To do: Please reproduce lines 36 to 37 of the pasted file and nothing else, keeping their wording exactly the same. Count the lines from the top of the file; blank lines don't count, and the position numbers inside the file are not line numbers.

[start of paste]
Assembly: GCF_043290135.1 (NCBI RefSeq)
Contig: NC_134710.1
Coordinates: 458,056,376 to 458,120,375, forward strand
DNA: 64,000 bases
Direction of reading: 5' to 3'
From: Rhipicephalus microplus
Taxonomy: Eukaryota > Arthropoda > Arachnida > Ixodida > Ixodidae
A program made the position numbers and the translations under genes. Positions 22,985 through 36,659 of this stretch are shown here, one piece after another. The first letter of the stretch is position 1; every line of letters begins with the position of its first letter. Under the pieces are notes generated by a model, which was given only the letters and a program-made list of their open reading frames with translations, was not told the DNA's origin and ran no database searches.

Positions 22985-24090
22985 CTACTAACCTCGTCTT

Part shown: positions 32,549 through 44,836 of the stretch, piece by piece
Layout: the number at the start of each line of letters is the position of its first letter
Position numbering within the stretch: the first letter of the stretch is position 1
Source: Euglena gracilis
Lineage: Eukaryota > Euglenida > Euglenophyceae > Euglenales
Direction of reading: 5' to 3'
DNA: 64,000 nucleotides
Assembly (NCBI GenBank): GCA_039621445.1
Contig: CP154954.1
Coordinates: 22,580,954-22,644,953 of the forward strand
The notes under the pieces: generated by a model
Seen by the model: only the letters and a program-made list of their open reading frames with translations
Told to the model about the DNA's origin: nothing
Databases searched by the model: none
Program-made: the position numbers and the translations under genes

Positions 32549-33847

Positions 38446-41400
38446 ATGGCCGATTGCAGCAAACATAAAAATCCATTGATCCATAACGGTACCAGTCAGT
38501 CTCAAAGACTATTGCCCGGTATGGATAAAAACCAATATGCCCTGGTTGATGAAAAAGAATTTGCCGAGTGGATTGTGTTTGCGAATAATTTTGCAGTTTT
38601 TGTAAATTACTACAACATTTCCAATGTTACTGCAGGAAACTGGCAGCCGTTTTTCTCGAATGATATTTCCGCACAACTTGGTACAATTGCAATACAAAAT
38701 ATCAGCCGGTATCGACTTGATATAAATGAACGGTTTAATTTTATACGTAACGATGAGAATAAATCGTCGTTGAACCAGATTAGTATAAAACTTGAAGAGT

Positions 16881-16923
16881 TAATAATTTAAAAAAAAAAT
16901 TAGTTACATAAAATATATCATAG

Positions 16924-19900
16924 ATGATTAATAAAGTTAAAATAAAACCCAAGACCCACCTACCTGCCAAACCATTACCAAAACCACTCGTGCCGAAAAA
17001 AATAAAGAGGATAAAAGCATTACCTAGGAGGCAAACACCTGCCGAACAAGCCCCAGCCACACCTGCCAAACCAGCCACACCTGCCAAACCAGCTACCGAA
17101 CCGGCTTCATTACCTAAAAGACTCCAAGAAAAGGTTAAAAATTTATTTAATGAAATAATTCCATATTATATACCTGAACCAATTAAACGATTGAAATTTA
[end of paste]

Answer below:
16924 ATGATTAATAAAGTTAAAATAAAACCCAAGACCCACCTACCTGCCAAACCATTACCAAAACCACTCGTGCCGAAAAA
17001 AATAAAGAGGATAAAAGCATTACCTAGGAGGCAAACACCTGCCGAACAAGCCCCAGCCACACCTGCCAAACCAGCCACACCTGCCAAACCAGCTACCGAA